Inside Gucci Vault, a New Online Concept Store Full of Beautiful Things

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Gucci Vault
Gucci VaultCourtesy of Gucci

“We called it vault because a vault is a storage place, for beautiful things,” says Alessandro Michele of the new retail venture

Something old, something new. Modern fashion has always been enamoured with the past – resurrecting ideas from history to rediscover newness in their forms, whether that be retrospection of recent decades or the digging up of renaissance costume or medieval garb for out-there statements. Gucci’s Alessandro Michele has roamed further than most – he loves the 70s, sure, but he’s referenced everything and indeed everyone from Lucrezia Borgia to Liberace in his richly-decorated styles. “The past is a bridge to the future. It’s the only passageway, somehow,” Michele said, this past week in Milan. “The past is very present in fashion. It’s difficult to defeat the past.”

If you can’t defeat them, join them. Alessandro Michele’s Milanese speech chimed not with a Gucci show at Milan’s Spring/Summer 2022 fashion week – the next by Gucci is slated for this autumn, to be shown in California – but with a new retail venture they’re calling Gucci Vault. “We called it Vault because a vault is a storage place for beautiful things,” Michele said. Vault is an online concept store, mixing together old and new: old Gucci, and a tranche of new designers, all specially curated by Michele and his magpie eye. “It’s related to my passion for vintage. It is clear I love vintage,” Michele said, laughing, dressed in clothes that were new but looked old (including a dancing pair of earrings that could’ve been snatched from the lobes of the 19th-century Empress Eugenie. “I love old things, they are present in my life with contemporary things.”

The vintage pieces in Vault have been selected from suppliers and auction houses across the world, reconditioned and in some cases customised by Michele and his team. They’re an esoteric clutch: clothes, of course (including a leather-trimmed Gucci monogram dress that’s a dead-ringer for one sported by Lady Gaga in the forthcoming Gucci biopic) but also a set of china in the house’s Flora print, and a clutch of weird cups with handles in the shape of animal heads (very Michele). “These things are from the past, we are in the present but this may be an introduction to the future,” he said.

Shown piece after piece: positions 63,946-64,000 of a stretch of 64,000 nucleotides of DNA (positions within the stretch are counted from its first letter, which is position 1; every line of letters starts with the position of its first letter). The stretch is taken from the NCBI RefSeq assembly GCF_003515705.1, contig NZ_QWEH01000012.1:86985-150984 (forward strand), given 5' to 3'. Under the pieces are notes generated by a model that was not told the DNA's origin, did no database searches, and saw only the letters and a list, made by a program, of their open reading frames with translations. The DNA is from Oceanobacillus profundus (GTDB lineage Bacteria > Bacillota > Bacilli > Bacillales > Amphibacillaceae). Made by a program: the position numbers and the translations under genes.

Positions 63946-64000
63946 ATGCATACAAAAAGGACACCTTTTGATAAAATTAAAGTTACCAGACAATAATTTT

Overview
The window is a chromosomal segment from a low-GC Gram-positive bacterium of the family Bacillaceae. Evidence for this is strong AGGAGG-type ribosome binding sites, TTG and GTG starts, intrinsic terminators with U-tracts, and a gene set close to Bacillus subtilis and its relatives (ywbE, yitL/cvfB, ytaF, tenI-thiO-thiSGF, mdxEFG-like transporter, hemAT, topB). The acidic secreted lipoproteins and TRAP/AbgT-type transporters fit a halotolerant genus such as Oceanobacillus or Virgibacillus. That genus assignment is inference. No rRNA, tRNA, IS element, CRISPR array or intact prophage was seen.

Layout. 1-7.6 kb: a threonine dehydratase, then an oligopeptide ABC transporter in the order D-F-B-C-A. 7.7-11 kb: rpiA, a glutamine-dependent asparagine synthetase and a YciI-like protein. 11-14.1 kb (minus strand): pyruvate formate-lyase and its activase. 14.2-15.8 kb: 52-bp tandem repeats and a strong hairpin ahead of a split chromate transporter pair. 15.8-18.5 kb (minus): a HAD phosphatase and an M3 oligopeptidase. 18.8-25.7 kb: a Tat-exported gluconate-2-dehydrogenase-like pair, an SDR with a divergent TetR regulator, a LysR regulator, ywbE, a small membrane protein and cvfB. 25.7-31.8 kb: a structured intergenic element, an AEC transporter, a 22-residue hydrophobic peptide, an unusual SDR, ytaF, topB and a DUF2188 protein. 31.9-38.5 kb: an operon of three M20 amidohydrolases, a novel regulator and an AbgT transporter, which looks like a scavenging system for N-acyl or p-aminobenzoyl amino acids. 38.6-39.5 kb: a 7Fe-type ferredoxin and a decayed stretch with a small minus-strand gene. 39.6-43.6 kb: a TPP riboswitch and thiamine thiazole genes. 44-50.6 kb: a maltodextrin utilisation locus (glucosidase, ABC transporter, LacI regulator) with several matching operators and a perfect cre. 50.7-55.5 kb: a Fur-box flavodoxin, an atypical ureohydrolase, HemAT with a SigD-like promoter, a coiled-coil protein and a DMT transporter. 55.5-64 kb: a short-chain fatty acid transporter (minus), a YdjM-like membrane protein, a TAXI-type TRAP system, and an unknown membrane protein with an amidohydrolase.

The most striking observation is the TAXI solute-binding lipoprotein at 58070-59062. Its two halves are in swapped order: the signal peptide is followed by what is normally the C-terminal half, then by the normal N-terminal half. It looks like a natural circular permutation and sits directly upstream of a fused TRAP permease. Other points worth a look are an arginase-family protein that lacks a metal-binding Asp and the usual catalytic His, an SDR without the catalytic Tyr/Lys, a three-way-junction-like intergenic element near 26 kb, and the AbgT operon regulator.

The pieces are joined by the work of new designers; some originally highlighted in the altruistic GucciFest videos of November 2020, when the label offered its online platform to emerging talent. “This is a free space, a democratic space,” Michele said, and the clothes sold as Vault opened its (digital) doors include those by designers Ahluwalia, Shanel Campbell, Stefan Cooke, Cormio, Charles de Vilmorin, Jordanluca, Yueqi Qi, Rave Review, Gui Rosa, Bianca Saunders, Collina Strada, Boramy Viguier, and Rui Zhou. “There’s no rule to this selection,” Michele said. “It’s about their beauty and power.” Each piece – old or new – comes in special Gucci packaging tailor-made for the item.

The reference point, according to Michele, were concept stores of the 1990s and early 2000s – mostly long gone, and including Maria Luisa and Colette in Paris, and the Pineal Eye in London. “They were shrines of research rather than shopping,” Michele said. He sees his Gucci Vault as something deeper and more meaningful than mere retail. That said, it’s filled with pieces people will want to buy – not least Michele himself. There’s a 1972 ‘Jackie’ bag that, he said, was difficult to part with. “Now the bag is available, but I may go and buy it,” he confessed.

Visit Gucci Vault here.